No matter how much I love summer because you can spend all day outside and increase your levels of vitamin D, I catch myself longing for autumn and winter more and more often. We have had some really warm days this summer and some lovely sultry summer nights but today it was pouring with rain – and I loved it. I think part of the reason I do is because I don’t have to feel guilty staying in my room all day without setting a foot outside. Although I did go outside today I did not feel like I had to and that feeling is great. I genuinely love being outside (I cannot wait to go camping again, but more on that later) and exploring new parts of the city and the parks, but there is just something about sitting inside in your comfiest clothing with a hot cup of tea and some lit candles. It might seem strange to be thinking about autumn and winter already – last week I walked through town with my mum in the blazing sun – but today’s rain reminded me of how much of an “indoorsy” type I am (apart from when I am camping, but again, more about that later). Not surprisingly, Christmas is my favourite time of the year. Not too long ago, my dad asked me, as a joke, whether I have already planned when we will be buying the Christmas tree. We have the tradition that we always buy it together. And he knows me too well, because of course I already know when we will be buying it. I myself am not religious but the whole atmosphere in November and December is enchanting. Decorations, fairy lights, the scent of gingerbread and cinnamon, spicy tea and biscuits, the fire dancing in the fireplace – don’t even get me started on the scent of the Christmas tree. At this moment I am thinking “Can I really write about autumn and Christmas in August?” but then I remembered, my blog is about things that elicit happiness, so wouldn’t I?
The inspiration for this particular blog post arose earlier today, when I was working on a photo album. Five years ago I went abroad for a year to study and live with a host family, and for four years I have had the intention of making a photo album of that particular time. For some reason, something always held me back and I never took the time to sort out a reasonable amount of pictures from the thousands that I took. Fair enough, over three thousand photos is a large amount but hey, I was a tourist and tourists take pictures, right? About two years back I finally went through them and selected about two hundred for my album – but still, I did not order them. Although my time abroad was amazing and I would do it again in a heartbeat if I could, there were some really rough times that I’d rather forget. Somehow, that stopped me from ordering the pictures and having to deal with them. However, as this is my “me-month” and I want to focus on doing things I like, I decided to order them and make the album. I love making photo albums, so I told myself I shouldn’t let that bad experience get to me and just do it. It did not get to me. I organised the photos, made different piles all around me and planned out which photos should go on which page. To my surprise, I thoroughly enjoyed going through the pictures again because I know how much I learned that year, and I also know how much fun I did have. A few pictures in particular stood out to me, and those were the pictures of the time when my parents and sister came to visit me in December. The host family I stayed with did not celebrate Christmas and I was sad that I would have to miss out on all the holiday-fun. We still talk about the week they were there quite often, because we had such a good time, and looking at the photos reminded me of that even more. We unwrapped presents, cooked together, watched a black-and-white film (I am not sure whether my family remembers but I do), ate a delicious hot chocolate cake, went for walks in the crisp air, visited towns and gazed at churches, took heaps of pictures, read books, played card games, and all the while the fireplace (the only working source of heat in the cottage) was glowing with orange and yellow flames. I remember that week so vividly, and the best part about it was that I got to spend it with my family. My parents, sister and I have so much fun together and I am so thankful for that.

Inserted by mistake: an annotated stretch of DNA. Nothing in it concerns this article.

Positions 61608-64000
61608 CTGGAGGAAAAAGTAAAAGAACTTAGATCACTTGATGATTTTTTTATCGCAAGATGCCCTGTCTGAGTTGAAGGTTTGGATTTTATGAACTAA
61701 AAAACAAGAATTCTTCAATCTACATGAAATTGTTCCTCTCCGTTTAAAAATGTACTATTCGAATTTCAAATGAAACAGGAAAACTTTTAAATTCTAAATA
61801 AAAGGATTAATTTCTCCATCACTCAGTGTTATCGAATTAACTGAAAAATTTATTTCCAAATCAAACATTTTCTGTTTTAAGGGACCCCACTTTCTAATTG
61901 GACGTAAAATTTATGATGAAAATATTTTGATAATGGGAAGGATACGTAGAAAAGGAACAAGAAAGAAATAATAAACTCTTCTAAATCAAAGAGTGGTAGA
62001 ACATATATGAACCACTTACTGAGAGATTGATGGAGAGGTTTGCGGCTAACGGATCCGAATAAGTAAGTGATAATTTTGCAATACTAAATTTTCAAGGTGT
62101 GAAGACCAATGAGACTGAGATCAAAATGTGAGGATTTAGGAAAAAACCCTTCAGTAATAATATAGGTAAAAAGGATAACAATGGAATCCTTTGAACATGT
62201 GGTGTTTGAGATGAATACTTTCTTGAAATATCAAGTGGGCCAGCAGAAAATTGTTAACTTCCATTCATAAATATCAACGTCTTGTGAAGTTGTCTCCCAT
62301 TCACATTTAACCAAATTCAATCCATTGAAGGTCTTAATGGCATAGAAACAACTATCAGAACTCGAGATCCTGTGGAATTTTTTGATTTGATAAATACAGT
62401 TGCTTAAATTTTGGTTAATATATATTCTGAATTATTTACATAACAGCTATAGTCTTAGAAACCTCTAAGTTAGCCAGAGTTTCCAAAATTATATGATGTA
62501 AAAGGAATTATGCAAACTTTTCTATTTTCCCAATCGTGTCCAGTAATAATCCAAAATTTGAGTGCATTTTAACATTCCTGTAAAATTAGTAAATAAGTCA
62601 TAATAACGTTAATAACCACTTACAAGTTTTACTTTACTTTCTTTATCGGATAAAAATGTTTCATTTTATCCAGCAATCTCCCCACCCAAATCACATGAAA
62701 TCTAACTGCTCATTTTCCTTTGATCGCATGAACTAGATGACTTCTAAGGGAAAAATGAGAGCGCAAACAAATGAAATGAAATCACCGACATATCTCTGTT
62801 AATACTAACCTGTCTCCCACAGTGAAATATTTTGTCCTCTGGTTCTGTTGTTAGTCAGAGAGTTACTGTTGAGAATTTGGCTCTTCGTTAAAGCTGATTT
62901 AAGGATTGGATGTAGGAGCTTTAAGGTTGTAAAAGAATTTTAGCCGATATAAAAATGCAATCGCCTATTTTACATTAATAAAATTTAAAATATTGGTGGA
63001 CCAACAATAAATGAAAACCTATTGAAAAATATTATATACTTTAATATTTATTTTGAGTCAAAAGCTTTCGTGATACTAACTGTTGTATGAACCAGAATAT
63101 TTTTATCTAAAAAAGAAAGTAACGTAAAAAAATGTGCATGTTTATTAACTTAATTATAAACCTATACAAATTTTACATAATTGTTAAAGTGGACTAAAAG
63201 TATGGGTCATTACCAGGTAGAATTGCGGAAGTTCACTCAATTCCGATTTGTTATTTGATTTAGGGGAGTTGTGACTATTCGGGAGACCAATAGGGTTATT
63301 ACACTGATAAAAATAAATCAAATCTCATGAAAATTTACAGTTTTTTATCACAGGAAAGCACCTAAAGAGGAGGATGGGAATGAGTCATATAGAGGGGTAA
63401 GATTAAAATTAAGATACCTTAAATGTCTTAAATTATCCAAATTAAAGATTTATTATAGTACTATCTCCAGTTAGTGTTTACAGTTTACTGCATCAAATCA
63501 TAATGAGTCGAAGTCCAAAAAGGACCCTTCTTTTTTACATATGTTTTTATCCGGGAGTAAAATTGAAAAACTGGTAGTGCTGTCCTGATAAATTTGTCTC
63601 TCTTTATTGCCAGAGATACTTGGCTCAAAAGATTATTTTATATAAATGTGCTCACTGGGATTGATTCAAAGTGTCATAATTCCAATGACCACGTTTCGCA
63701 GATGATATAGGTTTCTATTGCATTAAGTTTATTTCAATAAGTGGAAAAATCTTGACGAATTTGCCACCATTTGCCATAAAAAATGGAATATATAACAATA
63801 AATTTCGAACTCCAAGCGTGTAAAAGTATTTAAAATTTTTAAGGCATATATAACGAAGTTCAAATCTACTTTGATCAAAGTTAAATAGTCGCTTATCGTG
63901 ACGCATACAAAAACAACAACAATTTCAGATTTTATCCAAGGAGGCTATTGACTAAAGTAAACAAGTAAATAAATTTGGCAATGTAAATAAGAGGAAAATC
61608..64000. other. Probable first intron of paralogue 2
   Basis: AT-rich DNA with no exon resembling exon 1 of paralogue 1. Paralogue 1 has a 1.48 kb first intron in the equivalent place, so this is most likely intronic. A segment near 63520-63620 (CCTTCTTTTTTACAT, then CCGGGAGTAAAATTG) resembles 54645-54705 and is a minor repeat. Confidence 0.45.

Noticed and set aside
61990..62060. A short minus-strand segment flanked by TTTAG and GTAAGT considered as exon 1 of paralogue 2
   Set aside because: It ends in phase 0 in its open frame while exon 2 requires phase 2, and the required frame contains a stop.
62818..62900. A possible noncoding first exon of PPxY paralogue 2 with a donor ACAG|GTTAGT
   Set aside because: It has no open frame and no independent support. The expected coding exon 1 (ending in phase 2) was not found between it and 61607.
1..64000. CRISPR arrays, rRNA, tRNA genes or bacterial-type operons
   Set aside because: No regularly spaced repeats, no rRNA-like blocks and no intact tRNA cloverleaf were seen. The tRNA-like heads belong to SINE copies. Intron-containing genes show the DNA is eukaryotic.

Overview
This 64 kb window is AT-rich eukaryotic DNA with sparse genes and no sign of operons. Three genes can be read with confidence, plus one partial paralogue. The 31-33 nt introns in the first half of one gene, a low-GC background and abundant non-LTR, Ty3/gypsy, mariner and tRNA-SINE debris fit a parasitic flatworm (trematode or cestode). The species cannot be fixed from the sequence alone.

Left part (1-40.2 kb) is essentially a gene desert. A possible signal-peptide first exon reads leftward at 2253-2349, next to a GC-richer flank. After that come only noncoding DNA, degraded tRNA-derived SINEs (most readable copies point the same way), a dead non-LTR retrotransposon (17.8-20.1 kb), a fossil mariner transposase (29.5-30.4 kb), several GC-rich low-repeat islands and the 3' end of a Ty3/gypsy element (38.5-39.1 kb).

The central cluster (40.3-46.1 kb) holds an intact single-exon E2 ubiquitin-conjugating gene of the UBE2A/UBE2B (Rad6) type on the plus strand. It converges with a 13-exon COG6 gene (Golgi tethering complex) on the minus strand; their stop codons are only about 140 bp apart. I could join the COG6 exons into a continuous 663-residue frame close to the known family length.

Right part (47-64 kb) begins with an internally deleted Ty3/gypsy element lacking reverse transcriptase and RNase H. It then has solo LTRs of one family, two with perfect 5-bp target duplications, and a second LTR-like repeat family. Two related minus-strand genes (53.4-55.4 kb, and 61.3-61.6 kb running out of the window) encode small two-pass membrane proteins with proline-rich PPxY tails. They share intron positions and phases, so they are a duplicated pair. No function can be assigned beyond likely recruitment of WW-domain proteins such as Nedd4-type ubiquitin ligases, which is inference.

As a family, we also went camping often. As children my sister and I liked it, as adolescents we did not like the two-day drive involved, and now, as – I am struggling for a word here… Grown-ups? Adults? Over 21-year-olds? – we love it. At the moment, my sister is camping with a good friend of hers and I get to enjoy the pictures she sends. As the years went by, I started to appreciate our camping trips more and more. And just like Christmas, there is just something about camping that is so cosy. For some reason, sitting in front of the tent at night on an only slightly comfortable foldaway chair surrounded by mosquitoes with a plastic cup of tea in your hand is my idea of a good time. It hit me a while ago how much I really love it. It was the night when I cycled to the lake near my house and watched the sun set. When I cycled back, the temperature had decreased quite a bit and as it got darker slowly, I shivered. It reminded me of the moment when you are on a campsite and you walk to your tent after a hot shower: it is dark, your hair is wet, you make the path visible for yourself with a flashlight. You see your parents sitting in front of the tent in the light of the citrus candle (that mosquitoes should hate but don’t) and zip open the tent as you slide out of your flipflops. And then that moment when you step onto the airbed and into your sleeping bag – that is the moment I love. Your body is hot from the shower and the sleeping bag is cool and you shiver and wrap it tighter around you as you look at all the different shapes and shadows the candle light creates and you hear your parents laughing… I sometimes find it difficult to “stay in the moment” and enjoy life as it comes, but when I am camping I feel the most relaxed, inspired and just – happy.